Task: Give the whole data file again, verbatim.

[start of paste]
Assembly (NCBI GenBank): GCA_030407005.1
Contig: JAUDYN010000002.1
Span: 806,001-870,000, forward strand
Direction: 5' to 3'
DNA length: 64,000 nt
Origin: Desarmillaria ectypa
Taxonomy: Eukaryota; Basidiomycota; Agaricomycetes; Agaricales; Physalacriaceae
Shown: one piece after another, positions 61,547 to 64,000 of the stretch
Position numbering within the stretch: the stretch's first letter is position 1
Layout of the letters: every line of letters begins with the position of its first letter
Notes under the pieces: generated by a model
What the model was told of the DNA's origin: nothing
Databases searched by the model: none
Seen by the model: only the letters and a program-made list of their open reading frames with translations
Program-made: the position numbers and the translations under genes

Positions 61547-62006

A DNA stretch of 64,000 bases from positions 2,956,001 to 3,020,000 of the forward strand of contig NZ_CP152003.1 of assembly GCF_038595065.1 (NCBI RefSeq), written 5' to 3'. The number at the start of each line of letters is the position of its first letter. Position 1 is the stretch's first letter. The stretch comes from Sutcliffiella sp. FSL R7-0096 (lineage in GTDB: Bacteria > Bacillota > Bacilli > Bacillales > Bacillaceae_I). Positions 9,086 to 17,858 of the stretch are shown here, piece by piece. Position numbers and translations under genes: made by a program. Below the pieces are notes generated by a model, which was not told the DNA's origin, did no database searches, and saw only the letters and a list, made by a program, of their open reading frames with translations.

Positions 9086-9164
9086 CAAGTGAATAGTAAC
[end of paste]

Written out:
Assembly (NCBI GenBank): GCA_030407005.1
Contig: JAUDYN010000002.1
Span: 806,001-870,000, forward strand
Direction: 5' to 3'
DNA length: 64,000 nt
Origin: Desarmillaria ectypa
Taxonomy: Eukaryota; Basidiomycota; Agaricomycetes; Agaricales; Physalacriaceae
Shown: one piece after another, positions 61,547 to 64,000 of the stretch
Position numbering within the stretch: the stretch's first letter is position 1
Layout of the letters: every line of letters begins with the position of its first letter
Notes under the pieces: generated by a model
What the model was told of the DNA's origin: nothing
Databases searched by the model: none
Seen by the model: only the letters and a program-made list of their open reading frames with translations
Program-made: the position numbers and the translations under genes

Positions 61547-62006

A DNA stretch of 64,000 bases from positions 2,956,001 to 3,020,000 of the forward strand of contig NZ_CP152003.1 of assembly GCF_038595065.1 (NCBI RefSeq), written 5' to 3'. The number at the start of each line of letters is the position of its first letter. Position 1 is the stretch's first letter. The stretch comes from Sutcliffiella sp. FSL R7-0096 (lineage in GTDB: Bacteria > Bacillota > Bacilli > Bacillales > Bacillaceae_I). Positions 9,086 to 17,858 of the stretch are shown here, piece by piece. Position numbers and translations under genes: made by a program. Below the pieces are notes generated by a model, which was not told the DNA's origin, did no database searches, and saw only the letters and a list, made by a program, of their open reading frames with translations.

Positions 9086-9164
9086 CAAGTGAATAGTAAC